4 Reasons I Write By Hand

Last week, my doctor entered the room where I was waiting on her, to find me with a legal pad perched on my knee, frantically scribbling down an idea before I lost it.

“Are you creating in here?” she asked with a broad smile.

“I don’t have control over when it hits me,” was my exasperated reply.

A few days later at a recheck visit, she seemed disappointed to find me reading instead of writing while I waited “So when you write, you actually write?” she asked while miming writing on one hand with the other.

“Oh yes,” I replied as I showed her the notes and lists stuffed in my purse. Most people find this impressive, as if I’m displaying some fine tuned skill. Maybe I am?

 

reasons I write by hand

Not too long ago, my 12 year old niece was in my home office. I wrestled with a pile of legal pads on the ottoman that stores my board games. “That’s my book I’m writing,” I told her, as I plopped them back down.

Her eyes widened, “Oh that’s coool,”  she declared (A huge compliment coming from her!)

 

Although I will admit I’ve generated more than a few chuckles from young receptionists when they witness me pull a 8″ X 10″ paper planner from my bag when it’s time to schedule my next appointment.

I’ve tried using my phone as a calendar and It doesn’t work for me. I need to have things in front of me and I need to be able to write on them. It’s not that I’ve made an active choice to write by hand as opposed to creating at a computer, it’s simply how I’m wired.

I do type my work eventually. I like to write on a topic until I’ve exhausted it. Then I’ll type everything up as is, edit by hand, write additional notes by hand, then take it back to the lap top for another typing and printing. While having it all spread in front of me may look like a mess, it’s actually much easier for me to stay organized when I can visualize all the documents I’m currently working with.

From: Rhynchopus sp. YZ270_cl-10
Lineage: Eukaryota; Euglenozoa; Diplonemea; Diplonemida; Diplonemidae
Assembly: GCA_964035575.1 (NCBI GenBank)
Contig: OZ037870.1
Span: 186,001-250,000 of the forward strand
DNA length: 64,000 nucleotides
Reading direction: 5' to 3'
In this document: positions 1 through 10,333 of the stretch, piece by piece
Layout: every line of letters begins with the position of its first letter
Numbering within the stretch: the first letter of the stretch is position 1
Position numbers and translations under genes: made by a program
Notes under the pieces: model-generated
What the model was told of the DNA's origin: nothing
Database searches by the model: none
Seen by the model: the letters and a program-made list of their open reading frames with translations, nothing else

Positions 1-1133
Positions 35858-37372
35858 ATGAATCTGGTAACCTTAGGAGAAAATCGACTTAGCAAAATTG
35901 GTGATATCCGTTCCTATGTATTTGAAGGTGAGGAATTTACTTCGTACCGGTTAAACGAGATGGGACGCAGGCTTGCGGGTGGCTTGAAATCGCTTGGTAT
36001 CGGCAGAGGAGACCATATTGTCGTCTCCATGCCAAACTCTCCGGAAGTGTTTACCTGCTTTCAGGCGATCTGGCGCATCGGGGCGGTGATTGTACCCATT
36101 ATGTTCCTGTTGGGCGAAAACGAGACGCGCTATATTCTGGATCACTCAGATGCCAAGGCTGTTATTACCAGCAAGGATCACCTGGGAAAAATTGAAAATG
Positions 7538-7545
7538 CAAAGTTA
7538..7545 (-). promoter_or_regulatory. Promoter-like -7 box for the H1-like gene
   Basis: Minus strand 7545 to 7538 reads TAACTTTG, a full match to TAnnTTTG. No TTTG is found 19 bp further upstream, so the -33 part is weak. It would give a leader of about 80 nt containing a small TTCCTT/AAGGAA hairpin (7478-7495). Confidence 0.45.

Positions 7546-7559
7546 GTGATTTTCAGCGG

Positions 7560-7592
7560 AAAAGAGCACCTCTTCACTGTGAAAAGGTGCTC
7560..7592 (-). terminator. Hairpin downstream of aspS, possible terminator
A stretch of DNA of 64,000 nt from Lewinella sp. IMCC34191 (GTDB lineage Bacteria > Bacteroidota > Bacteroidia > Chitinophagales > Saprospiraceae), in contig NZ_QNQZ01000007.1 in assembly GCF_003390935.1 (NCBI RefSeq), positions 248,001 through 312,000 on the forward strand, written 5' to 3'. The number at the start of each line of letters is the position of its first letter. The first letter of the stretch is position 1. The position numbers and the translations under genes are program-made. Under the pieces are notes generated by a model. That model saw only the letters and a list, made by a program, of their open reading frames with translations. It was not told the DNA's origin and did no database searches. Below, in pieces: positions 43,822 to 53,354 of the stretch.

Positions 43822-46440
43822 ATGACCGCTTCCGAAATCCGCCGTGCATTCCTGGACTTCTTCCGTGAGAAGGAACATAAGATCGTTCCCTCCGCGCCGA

why you should write by hand

While my methods seem old fashioned to my niece and some of the other writers I know, I don’t feel any pressure to change my process. In fact, there are a bunch of benefits to writing by hand AND plenty of greats in the world of writing who still choose the “old fashioned” way.

1. Seeing my handwriting makes my work feel like a part of myself. This likely has to do with the often emotional and personal nature of my writing. When I type my essays and print them out, they seem to lose part of their power.

2. It feels good physically. The act of writing, holding the pen, feeling it scratch on the paper, all of that is enjoyable. There’s also evidence that writing by hand engages your brain in ways that using a keyboard literally cannot. Writing requires more motor skills than typing and utilizes what’s called the “reading circuit” in the brain.

3. Pens and notebooks are part of my creative process. I love having a preferred brand and style of pen, and picking out new notebooks for different purposes. It’s all an extension of my work and of myself.

4. I value having the physical evidence of my work to hold on to. I have Rubbermaid tubs full of my old notebooks and journals going back almost 20 years. I don’t re-read them, but I created them and appreciate having that with me through the years.

writing by hand notebooks

 

There may come a day where I transition from handwriting, but it won’t be soon. What I hope for is technology to evolve so that I could write by hand and then a program would transfer it to text to eliminate me having to type it!

Which is your preferred method of writing and why?

 

2 Comments

  1. Alice Gerard

    July 19, 2018 at 12:21 am

    I like handwriting and I like typing on a computer, depending on what I’m writing. I prefer to journal in a lovely book and I like to write and draw in my visual journal. When I write a newspaper article, I prefer to type because editing is much easier.

  2. Maureen

    July 19, 2018 at 2:48 am

    I used to be like you, Ramona, but I had to train myself to type rather than write when I was on a lot of committees, and for report writing. I did actually buy a special pen once that transferred my scribbled notes to text. It came with special note paper that was kind of interactive. The other end of the pen had a USB ‘thingy’ (for lack of a more technical term) that plugged into a computer and uploaded the writing as text, using specific software. They’ve been around for a long time, so I’m sure they’d be even more sophisticated now. I barely write anything now. Maybe there is a happy medium between hand-writing and typing? Great blog!

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